We imagine the threat to our technology is China. But it’s Washington (and Sacramento) that are suing, fining, manipulating, and probing our leading corporations into the ground.

Meanwhile, the scandal of money becomes ever more outrageous. Every three years, the Bank for International Settlements (BIS) totes up the damage. In its Triennial Survey of 2016, it reported total daily foreign exchange trading (net of redundancies) at $5.1 trillion. This was some 25 times all global GDP and some 70 times all trade in goods and services.

In its 2019 survey, released in December, BIS reported that the daily level of currency trading has increased some 30% in three years, to $6.6 trillion every 24 hours. I call it the hypertrophy of finance, the fiasco of floating monies.

Out of it we don’t get more efficient and seamless international transactions.

What we get are trade wars and monetary conflicts. It’s a scandal.

Preparing for my speech on Thursday, I returned to Life After Google and its “10 Laws of the Cryptocosm.” Then I compared it to Kevin Werbach’s excellent exploration of the techno-legal complexities of blockchains. Entitled The Blockchain and the New Architecture of Trust, Werbach’s 2018 book reflects his consulting at the Supernova group and the Federal Communications Commission.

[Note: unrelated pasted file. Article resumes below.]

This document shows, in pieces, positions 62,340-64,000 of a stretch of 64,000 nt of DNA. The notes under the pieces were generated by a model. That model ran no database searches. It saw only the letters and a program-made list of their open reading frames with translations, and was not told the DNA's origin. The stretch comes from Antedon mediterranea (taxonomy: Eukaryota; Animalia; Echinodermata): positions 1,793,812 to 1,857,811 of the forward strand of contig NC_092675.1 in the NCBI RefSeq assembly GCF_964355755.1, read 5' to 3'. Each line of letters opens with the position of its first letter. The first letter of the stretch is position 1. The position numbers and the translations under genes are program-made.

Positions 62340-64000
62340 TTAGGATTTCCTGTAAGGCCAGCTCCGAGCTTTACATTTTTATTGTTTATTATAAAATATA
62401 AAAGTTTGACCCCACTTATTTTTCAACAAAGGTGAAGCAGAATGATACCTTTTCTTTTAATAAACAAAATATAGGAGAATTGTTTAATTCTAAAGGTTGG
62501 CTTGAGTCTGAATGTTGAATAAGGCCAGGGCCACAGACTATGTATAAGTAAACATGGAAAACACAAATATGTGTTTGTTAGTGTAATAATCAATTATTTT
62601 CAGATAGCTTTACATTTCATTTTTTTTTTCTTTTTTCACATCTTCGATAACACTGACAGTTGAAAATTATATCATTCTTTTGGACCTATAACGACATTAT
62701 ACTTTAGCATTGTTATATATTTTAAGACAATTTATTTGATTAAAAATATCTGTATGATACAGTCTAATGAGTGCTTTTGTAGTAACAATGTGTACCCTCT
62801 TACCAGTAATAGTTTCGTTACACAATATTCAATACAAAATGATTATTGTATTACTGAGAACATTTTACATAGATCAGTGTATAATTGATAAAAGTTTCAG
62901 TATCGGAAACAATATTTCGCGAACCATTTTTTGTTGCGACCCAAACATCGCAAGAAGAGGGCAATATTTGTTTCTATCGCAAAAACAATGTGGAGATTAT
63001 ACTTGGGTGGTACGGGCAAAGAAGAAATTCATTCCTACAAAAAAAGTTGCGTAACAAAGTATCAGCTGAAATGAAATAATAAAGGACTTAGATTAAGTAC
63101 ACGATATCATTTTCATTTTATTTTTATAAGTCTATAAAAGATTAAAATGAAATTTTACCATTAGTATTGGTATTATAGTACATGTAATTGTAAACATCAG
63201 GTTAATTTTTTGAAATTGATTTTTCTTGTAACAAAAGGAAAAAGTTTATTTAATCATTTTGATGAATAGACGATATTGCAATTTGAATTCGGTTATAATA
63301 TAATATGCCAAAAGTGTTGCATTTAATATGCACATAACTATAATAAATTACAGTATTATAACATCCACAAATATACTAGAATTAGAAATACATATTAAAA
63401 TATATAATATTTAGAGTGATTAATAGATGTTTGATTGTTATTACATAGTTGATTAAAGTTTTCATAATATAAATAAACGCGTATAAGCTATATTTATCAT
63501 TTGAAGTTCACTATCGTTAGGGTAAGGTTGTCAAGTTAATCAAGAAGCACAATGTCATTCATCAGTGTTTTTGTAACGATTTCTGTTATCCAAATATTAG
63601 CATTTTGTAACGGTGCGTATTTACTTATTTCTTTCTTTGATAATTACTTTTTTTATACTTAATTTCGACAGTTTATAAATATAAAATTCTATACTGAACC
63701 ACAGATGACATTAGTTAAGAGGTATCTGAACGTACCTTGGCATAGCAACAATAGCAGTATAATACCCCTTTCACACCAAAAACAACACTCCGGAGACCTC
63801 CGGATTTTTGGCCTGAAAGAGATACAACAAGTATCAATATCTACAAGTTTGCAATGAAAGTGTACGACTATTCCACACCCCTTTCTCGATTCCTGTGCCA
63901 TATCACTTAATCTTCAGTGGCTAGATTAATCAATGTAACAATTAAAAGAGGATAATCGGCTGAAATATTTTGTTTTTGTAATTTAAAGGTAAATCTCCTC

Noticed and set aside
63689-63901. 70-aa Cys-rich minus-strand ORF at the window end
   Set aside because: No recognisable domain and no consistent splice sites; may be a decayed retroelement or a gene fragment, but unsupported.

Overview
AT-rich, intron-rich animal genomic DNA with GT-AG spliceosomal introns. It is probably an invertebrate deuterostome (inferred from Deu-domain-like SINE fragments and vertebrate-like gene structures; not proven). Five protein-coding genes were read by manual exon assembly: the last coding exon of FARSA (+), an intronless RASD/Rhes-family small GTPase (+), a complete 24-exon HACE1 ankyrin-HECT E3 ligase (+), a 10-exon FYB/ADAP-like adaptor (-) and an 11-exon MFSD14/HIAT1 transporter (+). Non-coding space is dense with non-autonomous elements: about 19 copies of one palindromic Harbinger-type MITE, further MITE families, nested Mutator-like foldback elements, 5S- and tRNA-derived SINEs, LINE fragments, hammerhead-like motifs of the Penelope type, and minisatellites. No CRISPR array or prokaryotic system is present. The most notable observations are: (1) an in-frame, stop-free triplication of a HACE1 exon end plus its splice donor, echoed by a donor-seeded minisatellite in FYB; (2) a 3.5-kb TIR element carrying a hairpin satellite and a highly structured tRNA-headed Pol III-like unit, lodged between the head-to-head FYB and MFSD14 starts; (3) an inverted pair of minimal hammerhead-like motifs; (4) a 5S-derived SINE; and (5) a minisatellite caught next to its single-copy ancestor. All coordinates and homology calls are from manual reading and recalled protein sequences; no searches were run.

Summing up Werbach’s and my insights, I will distill a series of 10 key blockchain rules to remember for 2020:

  1. Blockchain offers four key architectural benefits: decentralization, shared view of truth, collaboration across boundaries, and direct value exchange through tokens.
  2. Blockchain are organizationally decentralized but logically centralized — with one view or state.
  3. The key to decentralization: no one entity is indispensable to its functionality. A central point of control is a central point of failure.
  4. A centralized system such as Visa or Mastercard becomes more insecure the more nodes it creates (because each additional node is a potential attack vector). A decentralized blockchain system becomes more secure the more nodes it has (because each additional node adds stability to the consensus).